Things that surprised me: Cats and Pools
When I travel there are generally some small unexpected things that pull me outside of my assumptions and show me how different the place I am is from where I've been. In Iceland, before we left the city, two things revealed the city to me - in a slow fashion, but still a lasting one - the urban cats, and the swimming pools.
I shall start the story of the pool with a digression: The first day I met Adda she suggested we swim in the mornings. I agreed - and met her for a brisk walk from the apartment, along the pond at the heart of the city, and towards her local pool.
We'd walk to the pool in the quiet of the morning. At the pool, we'd pick up a locker key, change and bathe, then head out to the common area. What gradually surprised me was the calm of the place - the people swimming seemed to enjoy it rather than race through a workout. Conversation at lane ends and in the hot tubs ranged from society to politics to business and other aspects of life. So not only is it swimming through clean, clear water sparklingin the sun, but its a center of society and community for Icelanders.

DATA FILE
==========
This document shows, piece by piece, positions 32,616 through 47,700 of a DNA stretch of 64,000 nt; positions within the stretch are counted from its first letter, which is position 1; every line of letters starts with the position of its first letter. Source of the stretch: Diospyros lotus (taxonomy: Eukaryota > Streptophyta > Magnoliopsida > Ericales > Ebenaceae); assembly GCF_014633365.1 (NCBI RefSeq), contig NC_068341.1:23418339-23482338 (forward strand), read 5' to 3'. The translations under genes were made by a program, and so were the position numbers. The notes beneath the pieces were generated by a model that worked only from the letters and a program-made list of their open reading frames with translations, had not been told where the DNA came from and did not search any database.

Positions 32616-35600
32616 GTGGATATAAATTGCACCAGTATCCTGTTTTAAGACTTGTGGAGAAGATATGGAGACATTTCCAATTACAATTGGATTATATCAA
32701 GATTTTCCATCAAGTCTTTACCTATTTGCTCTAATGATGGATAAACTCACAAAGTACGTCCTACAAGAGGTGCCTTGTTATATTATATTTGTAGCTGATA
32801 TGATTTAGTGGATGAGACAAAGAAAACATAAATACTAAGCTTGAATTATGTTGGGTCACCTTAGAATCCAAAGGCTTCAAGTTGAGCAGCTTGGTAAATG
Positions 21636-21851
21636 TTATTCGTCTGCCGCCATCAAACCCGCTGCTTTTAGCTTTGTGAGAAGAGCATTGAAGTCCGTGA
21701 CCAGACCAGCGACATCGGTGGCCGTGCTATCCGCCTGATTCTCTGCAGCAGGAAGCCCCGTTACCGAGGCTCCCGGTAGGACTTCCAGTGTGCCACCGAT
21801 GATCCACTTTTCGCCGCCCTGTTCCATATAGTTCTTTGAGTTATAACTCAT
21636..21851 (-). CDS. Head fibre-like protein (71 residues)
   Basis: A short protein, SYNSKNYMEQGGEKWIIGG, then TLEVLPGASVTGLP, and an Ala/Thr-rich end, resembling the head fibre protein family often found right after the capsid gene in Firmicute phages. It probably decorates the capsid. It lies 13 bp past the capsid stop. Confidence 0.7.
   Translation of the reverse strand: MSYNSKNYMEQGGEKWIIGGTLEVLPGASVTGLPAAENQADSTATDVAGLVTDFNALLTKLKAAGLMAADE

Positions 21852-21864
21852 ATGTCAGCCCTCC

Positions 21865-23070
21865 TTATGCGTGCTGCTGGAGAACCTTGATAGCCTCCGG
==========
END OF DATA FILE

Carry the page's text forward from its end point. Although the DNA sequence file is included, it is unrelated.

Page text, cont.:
So, the strengths of the swimming community surprised me, as did the number of pools (Iceland is powered by it's geothermal activity so there is lots of good, fresh, warm water). My second surprise were the cats: friendly, vocal, gentle - even in downtown Reykjavik. They all seemed to have homes and to trust people. They were delightful and very different from the either indifferent or feral and dirty New York cats. That Icelandic urban cats are as happy as farm dogs, reflects the closeness to nature of their society and culture.